Yesterday takes place across not only diverse locations but eras as well, jumping abruptly from one to another: one moment you may be powering down a generator in a warehouse; the next you’re trying to grow truth flowers at an isolated mountaintop retreat. Initially confounding, this disjointed narrative format grows slowly but surely on you, giving you glimpses of the protagonists' histories at various points – just enough to clue you into their evolution and motivations, yet keeping the ultimate facts out of reach, like the fragments of a dream you can't quite piece together. Despite a couple of inconsistencies of timelines, the dark and complicated tale efficiently blends centuries and continents, myths and truths, grim realities and manic delusions, and garnishes the potpourri with a hint of the supernatural.
No one is what they seem to be, but the worst dichotomies are reserved for Henry and John, both extreme paradoxes of virtue and villainy. Henry starts as a stereotypical nerd with thick glasses, braces, sleeveless sweater, and awkward social skills despite his influential background, but cleans up nicely as the subtly unhinged but suave owner of his familial conglomerate. Initially distraught John eventually reveals impressive martial arts skills as well as a soft romantic core, but his biggest contribution is the matter-of-fact way in which he goes about unraveling the mind-blowing case, which might have made a lesser man wish for amnesia.
Both are supported by reliable associates: Henry has longtime loyal buddy Sam Cooper, an orc-ish misfit in a letter jacket who's yet to get over the humiliation dished out to him by his nemesis, an obnoxious boy scout leader, while John has his spiritual guru, a blind hermit named Olhak Adirf (in a strangely backhanded compliment to the famed Mexican painter), who spews self-confessed pseudo-mystical crap in an exaggerated Indian accent and provides most of the sparse humour in this otherwise decidedly morbid game with his odd repartees. There's also Choke, an aged fanatic who presides over an army of mannequins and conducts inquisitions of people who stumble into his underground lair; and Albert, the affable but irrepressibly sleazy concierge of the Parisian hotel, who define two distinct dimensions – dangerous and ridiculous – of creepiness. John's girlfriend, feisty Victoria Beckham-lookalike French belle Pauline Petit, unfortunately has little to do barring her momentary turn as part of the insipid and half-baked romance, an ornamental addition that's possibly the weakest link of the story. At the other end of the spectrum is the powerful cameo of Boris, a stockbroker-turned-batty hobo whose cheerful chatter alternates with touching distress at having missed his son's birthday party the fateful day he was killed at the station.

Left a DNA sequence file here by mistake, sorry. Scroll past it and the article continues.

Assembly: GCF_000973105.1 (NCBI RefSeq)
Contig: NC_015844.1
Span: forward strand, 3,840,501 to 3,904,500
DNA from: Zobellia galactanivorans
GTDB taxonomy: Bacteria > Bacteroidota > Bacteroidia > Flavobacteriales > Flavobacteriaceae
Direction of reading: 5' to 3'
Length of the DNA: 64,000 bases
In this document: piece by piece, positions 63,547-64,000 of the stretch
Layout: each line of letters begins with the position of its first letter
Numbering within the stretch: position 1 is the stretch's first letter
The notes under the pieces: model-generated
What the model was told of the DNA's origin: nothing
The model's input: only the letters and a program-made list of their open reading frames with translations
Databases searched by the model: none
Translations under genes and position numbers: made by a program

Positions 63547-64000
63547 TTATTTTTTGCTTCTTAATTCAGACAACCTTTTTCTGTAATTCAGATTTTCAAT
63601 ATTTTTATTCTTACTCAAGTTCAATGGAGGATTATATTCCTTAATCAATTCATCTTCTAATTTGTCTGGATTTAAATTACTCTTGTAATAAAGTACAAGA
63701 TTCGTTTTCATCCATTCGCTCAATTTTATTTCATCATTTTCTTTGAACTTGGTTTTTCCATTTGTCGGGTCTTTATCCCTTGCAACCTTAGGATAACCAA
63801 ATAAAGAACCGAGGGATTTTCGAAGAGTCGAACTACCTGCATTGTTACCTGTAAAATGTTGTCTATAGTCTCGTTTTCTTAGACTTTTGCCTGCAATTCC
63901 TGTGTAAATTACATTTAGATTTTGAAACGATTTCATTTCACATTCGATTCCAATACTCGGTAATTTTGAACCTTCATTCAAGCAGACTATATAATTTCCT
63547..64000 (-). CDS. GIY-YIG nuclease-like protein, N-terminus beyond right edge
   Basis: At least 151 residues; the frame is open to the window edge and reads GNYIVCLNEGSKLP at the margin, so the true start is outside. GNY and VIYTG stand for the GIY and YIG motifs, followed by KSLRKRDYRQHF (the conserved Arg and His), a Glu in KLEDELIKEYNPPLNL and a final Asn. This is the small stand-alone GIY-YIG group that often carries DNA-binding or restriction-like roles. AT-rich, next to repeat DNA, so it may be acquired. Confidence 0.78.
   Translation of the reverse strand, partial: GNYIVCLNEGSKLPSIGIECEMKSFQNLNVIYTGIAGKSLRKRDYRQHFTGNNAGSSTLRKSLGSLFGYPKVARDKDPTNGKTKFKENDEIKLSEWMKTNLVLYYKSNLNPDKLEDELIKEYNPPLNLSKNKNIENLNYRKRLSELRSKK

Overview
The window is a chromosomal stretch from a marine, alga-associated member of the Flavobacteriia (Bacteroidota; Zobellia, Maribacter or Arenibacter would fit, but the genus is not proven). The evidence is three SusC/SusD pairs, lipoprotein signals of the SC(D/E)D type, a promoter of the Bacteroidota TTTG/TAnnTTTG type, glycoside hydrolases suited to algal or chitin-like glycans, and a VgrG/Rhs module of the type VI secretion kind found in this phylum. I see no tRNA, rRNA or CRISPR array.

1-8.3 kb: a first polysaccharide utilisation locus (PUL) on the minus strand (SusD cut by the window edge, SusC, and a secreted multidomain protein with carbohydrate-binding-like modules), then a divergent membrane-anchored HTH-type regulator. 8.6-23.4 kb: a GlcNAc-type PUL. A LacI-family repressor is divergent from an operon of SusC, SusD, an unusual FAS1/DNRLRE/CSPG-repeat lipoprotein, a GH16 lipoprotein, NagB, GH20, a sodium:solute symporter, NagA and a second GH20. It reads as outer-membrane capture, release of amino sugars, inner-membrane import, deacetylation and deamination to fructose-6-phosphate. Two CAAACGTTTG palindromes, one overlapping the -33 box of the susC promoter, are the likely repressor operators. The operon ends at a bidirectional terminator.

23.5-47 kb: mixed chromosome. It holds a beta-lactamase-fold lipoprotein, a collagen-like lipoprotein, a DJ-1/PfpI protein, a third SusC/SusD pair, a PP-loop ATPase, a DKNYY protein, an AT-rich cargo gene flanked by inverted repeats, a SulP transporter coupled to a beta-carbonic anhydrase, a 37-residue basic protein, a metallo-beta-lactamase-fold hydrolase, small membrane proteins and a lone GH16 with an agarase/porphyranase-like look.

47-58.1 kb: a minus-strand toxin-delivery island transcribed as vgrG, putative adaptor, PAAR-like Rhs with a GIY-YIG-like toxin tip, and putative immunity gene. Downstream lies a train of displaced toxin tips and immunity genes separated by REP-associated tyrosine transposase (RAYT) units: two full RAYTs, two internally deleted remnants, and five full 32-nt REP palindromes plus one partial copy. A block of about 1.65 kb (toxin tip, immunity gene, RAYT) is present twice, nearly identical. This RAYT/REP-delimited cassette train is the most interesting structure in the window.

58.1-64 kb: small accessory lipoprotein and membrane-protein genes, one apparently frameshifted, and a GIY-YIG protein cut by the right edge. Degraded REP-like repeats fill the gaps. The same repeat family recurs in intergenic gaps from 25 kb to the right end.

Yesterday keeps its gameplay simple and well-oiled, though you may need a bit of practice with the peculiar mechanics of hotspot usage and inventory selection. You can create four separate games, but within each one your progress is saved automatically as checkpoints, all of which remain available to replay if you wish. Each chapter comprises four or five interlinked screens, with just as many hotspots in each, including non-essential elements. You play occasionally as Henry and Cooper, but mostly as John – who, as the namesake of the game, has the meatiest role. An interesting segment has Cooper using some items previously used by Henry to salvage a situation, and his brute strength allows him a whole different approach to the quests as opposed to brainiac Henry's intelligent solutions. A similar rationale is applied during the finale, which allows you to choose any of the three protagonists, and your choice decides the ultimate outcome out of three different scenarios. Apparently a fourth ending is possible, though I didn't encounter an obvious means of triggering it.Continued on the next page...